In perhaps the oddest collaboration released this week, Lil’ Wayne and Paris Hilton have teamed up for “Last Night,” a track Hilton hopes will go on her next album.
The song is a predictable electronica-tinged offering, with severely auto-tuned vocals and a refrain of “I can’t believe what we did last night,” which could be the mantra of Hilton’s career. Weezy’s rap is entertaining, but short.
The accompanying video looks straight up 2004 with Hilton dancing in Vegas clad in a glitzy mini-dress. Partying partner-in-crime, sister Nicki, even makes an appearance. The Vegas shots are juxtaposed with footage of Hilton washing a car in a bikini.
At its core, “Last Night” is a means for Hilton to claw her way back to relevance in the wake of the Kardashian pop culture bomb. Kim Kardashian used to be Hilton’s childhood friend and wardrobe assistant. The two also shared similar sex tape controversies and were an LA nightlife fixture together in the mid 2000s.
Now, Kardashian is dating Kayne West and the face of a multimillion dollar business empire, while Hilton likely paid Weezy from a trust fund.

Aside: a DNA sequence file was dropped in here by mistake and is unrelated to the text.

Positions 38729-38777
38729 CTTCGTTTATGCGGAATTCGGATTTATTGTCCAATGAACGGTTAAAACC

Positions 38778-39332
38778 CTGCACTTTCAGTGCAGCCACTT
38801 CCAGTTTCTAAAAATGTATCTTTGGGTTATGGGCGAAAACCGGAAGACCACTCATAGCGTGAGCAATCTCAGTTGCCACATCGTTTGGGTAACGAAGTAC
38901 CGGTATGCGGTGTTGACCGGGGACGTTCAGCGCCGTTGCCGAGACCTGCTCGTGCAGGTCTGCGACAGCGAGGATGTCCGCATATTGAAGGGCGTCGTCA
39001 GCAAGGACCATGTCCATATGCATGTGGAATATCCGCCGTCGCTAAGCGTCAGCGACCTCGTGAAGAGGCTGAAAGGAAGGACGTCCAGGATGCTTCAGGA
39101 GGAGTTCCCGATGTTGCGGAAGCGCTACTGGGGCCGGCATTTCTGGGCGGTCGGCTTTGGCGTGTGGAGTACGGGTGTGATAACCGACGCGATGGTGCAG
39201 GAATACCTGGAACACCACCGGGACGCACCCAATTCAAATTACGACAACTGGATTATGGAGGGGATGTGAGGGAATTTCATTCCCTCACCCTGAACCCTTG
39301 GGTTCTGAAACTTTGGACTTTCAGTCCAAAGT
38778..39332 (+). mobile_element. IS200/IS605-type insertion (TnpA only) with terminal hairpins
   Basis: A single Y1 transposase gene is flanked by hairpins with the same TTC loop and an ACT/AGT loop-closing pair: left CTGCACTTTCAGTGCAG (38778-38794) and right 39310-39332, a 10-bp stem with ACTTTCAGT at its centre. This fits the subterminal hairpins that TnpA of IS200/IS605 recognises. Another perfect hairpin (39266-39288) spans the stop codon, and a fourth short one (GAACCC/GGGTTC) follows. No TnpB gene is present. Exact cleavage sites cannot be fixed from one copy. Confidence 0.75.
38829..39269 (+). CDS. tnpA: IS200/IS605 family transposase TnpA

Hilton is certainly no stranger to controversy though. Just this week, the hotel heiress made headlines for opening a handbag and accessories store in Mecca, Saudi Arabia’s holy city. The former Simple Life star tweeted bubbly comments and photos of the store, which is located in the Mecca Mall near the Grand Mosque.
Some critics argued Hilton’s scandalous history is not in keeping with the reverent tone of the religious center. “Saudi claim[s] there are other ways to allow for pilgrims, and if religiosity is of such importance, why is Paris Hilton being allowed a store in Mecca?” complained one Twitter user.
This is surprisingly Hilton’s fifth store to launch in Saudi Arabia, and her 42nd globally. Most of the stores have opened internationally, strategically out of Kardashian territory. Yet, rather than rebrand herself an international business woman, Hilton continues to present herself as a celebutante with efforts such as “Last Night.” That strategy might have worked in 2004, but her whole act now just seems dated.